02 May 2010

Pro-Informed Choice

This post is motivated by  Kathleen Parker's linked Op-Ed from the Washington Post. She's a self-declared conservative columnist, who recently received a Pulitzer prize for her thought-provoking work, which is characterized by great sensitivity to both sides of divisive issues. Abortion must be the most agonizingly vexing ethical question any woman or couple will ever face. In my view the responsibility for this choice should not fall solely on the woman or even the couple involved. It seems to me there should be an ethical support system, to assist in the decision, in a civilized society. There is a deep ethical issue involved, which does not fall solely within the realm of individual or couples rights but involves society and its values as well. The big issue concerns the fair treatment of all interests in the decision.

The current wisdom is that this decision is between the individual woman and her doctor. The reproductive partner is included in the decision at the woman's option. It seems to me that an ethics adviser should also be involved, as a representative of society at large and a voice for ethics. This is especially true if the abortion will be performed by publicly funded health care facilities and personnel.

I agree that any woman who determines that she wants an abortion should be qualified for one. By declaring as much, she has declared her disinterest in raising the child, which may be reason enough not to give birth to one. And yet, we don't always know what we want and may need help determining what that is, or understanding other options that may be available. Getting an ethics counselor involved would help everyone to decide what they really want before they go through with an irrevocable act. However, this approach is subject to the criticism that it often turns into coercion that influences the decision.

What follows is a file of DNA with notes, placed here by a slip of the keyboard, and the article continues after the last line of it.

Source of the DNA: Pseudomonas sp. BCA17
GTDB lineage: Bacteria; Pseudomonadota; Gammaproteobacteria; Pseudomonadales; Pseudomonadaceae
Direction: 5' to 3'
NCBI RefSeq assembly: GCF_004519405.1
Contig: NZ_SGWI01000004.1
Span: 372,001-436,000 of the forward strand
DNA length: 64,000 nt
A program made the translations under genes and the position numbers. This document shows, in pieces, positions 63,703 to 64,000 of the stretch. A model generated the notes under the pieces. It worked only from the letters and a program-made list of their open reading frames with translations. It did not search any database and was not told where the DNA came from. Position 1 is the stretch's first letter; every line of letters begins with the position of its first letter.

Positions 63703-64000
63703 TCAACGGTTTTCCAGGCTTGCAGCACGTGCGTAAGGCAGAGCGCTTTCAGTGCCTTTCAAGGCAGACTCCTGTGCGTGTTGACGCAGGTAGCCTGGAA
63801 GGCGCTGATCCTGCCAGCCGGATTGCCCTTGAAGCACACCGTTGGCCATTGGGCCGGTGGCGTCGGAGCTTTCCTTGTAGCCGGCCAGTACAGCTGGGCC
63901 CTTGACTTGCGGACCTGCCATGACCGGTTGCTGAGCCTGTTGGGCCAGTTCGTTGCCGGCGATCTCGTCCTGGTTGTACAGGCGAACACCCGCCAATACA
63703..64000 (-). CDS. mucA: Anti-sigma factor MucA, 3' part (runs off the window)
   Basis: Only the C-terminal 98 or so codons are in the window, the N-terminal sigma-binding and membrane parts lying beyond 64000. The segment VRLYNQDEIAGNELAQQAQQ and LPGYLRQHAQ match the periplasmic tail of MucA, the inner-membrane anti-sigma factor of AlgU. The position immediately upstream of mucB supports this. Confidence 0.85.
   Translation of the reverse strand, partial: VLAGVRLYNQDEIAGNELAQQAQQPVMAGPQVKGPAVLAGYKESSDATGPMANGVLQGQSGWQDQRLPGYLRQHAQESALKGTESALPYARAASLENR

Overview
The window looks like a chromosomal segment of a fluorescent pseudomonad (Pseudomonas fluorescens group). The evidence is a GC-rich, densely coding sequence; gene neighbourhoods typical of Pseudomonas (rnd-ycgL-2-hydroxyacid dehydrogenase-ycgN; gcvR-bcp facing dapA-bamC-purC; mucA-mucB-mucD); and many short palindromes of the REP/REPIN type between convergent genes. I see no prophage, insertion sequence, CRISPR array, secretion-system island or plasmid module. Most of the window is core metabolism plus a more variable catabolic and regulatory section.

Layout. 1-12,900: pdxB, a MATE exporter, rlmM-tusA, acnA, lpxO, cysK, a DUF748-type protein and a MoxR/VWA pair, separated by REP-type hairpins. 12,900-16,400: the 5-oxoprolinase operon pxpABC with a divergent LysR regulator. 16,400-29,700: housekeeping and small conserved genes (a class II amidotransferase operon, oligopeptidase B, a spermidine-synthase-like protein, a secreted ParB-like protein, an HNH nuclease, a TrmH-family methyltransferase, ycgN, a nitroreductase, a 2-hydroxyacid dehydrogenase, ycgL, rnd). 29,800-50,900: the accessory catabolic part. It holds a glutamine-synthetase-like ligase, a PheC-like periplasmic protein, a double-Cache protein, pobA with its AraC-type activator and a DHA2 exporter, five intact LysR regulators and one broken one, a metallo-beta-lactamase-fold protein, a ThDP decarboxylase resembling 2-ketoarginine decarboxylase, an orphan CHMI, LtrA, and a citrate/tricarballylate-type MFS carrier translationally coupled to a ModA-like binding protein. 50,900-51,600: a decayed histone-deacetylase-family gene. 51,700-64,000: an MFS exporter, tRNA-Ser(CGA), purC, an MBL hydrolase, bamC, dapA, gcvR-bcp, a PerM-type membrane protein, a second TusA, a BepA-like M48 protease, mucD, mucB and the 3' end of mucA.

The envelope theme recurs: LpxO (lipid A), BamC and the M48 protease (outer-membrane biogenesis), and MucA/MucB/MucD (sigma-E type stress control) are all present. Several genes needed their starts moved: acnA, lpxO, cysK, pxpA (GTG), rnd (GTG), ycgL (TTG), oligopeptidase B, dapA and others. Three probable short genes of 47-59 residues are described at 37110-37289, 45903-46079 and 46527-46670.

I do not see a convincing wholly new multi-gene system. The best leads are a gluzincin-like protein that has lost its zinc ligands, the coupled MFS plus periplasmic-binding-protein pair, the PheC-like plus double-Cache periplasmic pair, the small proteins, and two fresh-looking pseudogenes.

Now some states are taking up this matter and proposing or requiring in some cases that women be fully informed about their fetuses before making a decision. That is, they are in some cases being required to view an ultrasound diagnostic of their fetus's condition and state, and receive a physician's assessment on the specific matter of their fetus, before having an abortion. Kathleen Parker's linked Op-Ed covers the details well. The new approach of requiring that the simple facts of the situation be determined prior to an abortion seems like a promising way to reach the "common ground" that President Obama has suggested is possible. It is consistent with my sense of ethics on this issue, and seems like the right thing to do. It satisfies my sense that some reflection on the facts of the matter is essential when facing a huge decision point in three or more lives.